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A closer look at future foods

Nanotechnology has the potential to modify food in beneficial ways, but has also met with some harsh criticism.


The Appliance and Kitchen Gadgets blog strives to be about more than just what new tools you can buy. We were struck by Steve Boggan's recent article for the Guardian, which reminds us that new food technology can affect us, even if we don't want it to.

A new word popping up all over the place is nanotechnology. There is nanotechnology research into all sorts of things, including pharmaceuticals, manufacturing, military intelligence and weaponry, and now, even food. But as Boggan explains in his article, this is a revolution that has met simultaneously with generous praise and severe criticism.

This is not surprising, considering the potential fruits of this technology: scientists are boasting that using nanotech in foods could completely change the way we think about food. Using nanotechnology, foods like burgers and ice cream could be changed on the atomic level to taste just as good without the fat or the calories. Boggan's article also mentions how nanotech might provide protection against allergic reactions. He writes, "If you are allergic to peanuts, perhaps you'd like to fix your food so that any nut traces pass harmlessly through your body."

Many so-called "nano-futurists" predict a future where nanomachines in food will supply farmers with information about each plant in a crop, shoppers with information about the ripeness of a fruit, and crops with pest-specific smart pesticides.

Predictably, criticism of the use of nanotechnology in food is based on safety concerns. According to the article, fooling with food can be tricky because consumers are wary of products that are genetically or chemically modified. Boggan cites an example of a Kraft Foods product, described as "a tasteless, odorless drink that might contain dozens of flavors, colors and nutrients in billions of microcapsules that could be activated--possibly by microwave--at home. You might turn it into a strawberry-flavored drink, while I might opt for lemon and lime." Since consumer opposition of GM (genetically modified) foods began, research in these areas has been swept under the rug to avoid scaring potential customers away.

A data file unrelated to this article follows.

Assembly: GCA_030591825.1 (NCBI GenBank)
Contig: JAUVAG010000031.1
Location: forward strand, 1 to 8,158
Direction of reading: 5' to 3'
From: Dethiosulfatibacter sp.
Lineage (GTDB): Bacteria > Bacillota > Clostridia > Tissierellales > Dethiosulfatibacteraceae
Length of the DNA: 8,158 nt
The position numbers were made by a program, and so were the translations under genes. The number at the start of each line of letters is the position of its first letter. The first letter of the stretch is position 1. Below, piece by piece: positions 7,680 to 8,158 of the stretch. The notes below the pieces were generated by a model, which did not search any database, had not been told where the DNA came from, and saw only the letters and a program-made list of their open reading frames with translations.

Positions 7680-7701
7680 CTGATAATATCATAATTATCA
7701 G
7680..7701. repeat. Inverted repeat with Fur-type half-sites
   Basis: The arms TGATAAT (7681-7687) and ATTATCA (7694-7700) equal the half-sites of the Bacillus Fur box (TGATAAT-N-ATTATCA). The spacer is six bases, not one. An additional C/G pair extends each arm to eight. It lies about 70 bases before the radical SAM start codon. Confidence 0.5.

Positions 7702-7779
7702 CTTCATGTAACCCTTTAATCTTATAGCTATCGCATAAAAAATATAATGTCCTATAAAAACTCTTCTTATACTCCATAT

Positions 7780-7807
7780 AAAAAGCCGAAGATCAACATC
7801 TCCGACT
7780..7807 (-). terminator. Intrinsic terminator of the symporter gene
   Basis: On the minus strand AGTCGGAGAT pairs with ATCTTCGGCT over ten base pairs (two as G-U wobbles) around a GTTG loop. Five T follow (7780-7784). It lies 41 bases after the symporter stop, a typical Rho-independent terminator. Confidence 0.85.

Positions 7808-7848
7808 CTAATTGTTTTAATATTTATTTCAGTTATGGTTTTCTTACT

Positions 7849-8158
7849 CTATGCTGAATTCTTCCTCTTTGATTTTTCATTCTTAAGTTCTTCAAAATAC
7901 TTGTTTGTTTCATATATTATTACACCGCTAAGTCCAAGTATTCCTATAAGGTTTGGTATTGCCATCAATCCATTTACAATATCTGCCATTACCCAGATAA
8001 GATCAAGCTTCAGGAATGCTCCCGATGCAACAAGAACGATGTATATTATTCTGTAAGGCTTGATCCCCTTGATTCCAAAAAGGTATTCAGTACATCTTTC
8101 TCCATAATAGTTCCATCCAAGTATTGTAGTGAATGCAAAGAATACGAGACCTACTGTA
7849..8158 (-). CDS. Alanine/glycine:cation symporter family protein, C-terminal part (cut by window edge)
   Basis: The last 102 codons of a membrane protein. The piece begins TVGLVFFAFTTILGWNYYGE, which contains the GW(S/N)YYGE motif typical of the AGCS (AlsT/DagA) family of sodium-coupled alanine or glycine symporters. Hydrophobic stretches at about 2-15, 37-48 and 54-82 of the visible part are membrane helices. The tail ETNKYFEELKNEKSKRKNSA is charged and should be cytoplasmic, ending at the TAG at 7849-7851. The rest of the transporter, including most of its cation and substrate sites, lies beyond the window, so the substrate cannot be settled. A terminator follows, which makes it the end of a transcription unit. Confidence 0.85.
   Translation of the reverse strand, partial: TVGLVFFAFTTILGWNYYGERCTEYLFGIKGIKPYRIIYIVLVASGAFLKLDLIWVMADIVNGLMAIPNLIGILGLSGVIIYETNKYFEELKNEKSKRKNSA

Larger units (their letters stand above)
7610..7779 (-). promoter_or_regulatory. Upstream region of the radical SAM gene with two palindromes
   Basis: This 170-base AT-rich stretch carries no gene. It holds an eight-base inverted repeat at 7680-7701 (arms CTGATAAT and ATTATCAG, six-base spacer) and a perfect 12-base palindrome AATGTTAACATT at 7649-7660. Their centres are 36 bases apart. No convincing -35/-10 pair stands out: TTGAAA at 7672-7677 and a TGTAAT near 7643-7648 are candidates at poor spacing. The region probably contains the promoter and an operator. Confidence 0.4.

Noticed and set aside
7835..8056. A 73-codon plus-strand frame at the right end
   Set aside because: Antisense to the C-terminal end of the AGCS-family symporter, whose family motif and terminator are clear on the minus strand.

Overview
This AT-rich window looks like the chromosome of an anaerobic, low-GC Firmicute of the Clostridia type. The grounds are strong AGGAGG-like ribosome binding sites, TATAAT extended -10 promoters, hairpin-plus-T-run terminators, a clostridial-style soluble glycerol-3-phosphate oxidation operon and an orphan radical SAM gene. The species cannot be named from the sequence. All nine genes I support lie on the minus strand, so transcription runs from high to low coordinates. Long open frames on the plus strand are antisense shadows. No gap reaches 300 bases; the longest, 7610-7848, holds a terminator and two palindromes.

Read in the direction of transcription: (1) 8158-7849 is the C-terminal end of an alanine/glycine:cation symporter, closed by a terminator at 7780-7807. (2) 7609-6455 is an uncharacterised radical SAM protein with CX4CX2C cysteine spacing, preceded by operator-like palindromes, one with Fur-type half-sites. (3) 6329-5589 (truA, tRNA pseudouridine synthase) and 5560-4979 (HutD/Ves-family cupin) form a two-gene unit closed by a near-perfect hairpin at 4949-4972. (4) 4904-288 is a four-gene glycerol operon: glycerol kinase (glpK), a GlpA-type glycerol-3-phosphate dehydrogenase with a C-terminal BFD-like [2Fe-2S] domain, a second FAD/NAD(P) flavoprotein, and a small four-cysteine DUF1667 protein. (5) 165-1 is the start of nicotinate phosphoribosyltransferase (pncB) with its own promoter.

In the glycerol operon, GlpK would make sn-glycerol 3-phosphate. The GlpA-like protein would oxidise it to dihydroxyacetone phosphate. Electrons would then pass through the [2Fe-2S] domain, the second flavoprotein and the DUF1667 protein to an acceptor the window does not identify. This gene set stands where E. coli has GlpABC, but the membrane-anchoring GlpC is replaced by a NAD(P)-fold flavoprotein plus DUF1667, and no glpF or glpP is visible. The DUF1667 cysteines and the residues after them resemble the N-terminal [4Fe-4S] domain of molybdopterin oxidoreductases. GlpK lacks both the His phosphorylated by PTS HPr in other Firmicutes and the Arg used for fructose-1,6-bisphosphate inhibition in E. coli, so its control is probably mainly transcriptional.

Nanotechnology does have the potential to do a great deal of good. The article mentions applying it in places like Africa, where the problem isn't always that food isn't available, but that the shelf life is short, nutrients aren't stabilized, and children aren't getting enough nutrition. However, scientists who study nanomaterials are wary of putting them in food, partly because they're just not sure about all of the risks. Since they are so much smaller than their larger cousins (one human hair is about 80,000 nanometers in diameter), nanoparticles sometimes act in ways that are unpredictable, and can travel easily to anywhere in the body. The research and safety assessments are apparently lagging behind the forward movement into nanofoods, which to many is a worrisome prospect. According to an article (which the Boggan article sited) conducted by the Woodrow Wilson International Center for Scholars in Washington, "Neither industry nor government appears to be doing its homework. Products could end up in the market without a proper assessment of risk or end up indefinitely halted at the threshold of commercialization." Does this ring a bell to anyone else? Aspartame, perhaps?

Like it or not, as companies shrink down to nano-scale proportions, the nanofood industry keeps getting bigger. While the jury's out on whether or not nanofoods are safe, or if they will end up in our future food, all we can do is cross our fingers and hope that before we start eating them, we understand what they can do to our bodies and the environment. How you feel about them is up to you. But before you formulate an opinion, you should educate yourself about nanofoods, and a good way to start is by reading Steve Boggan's article.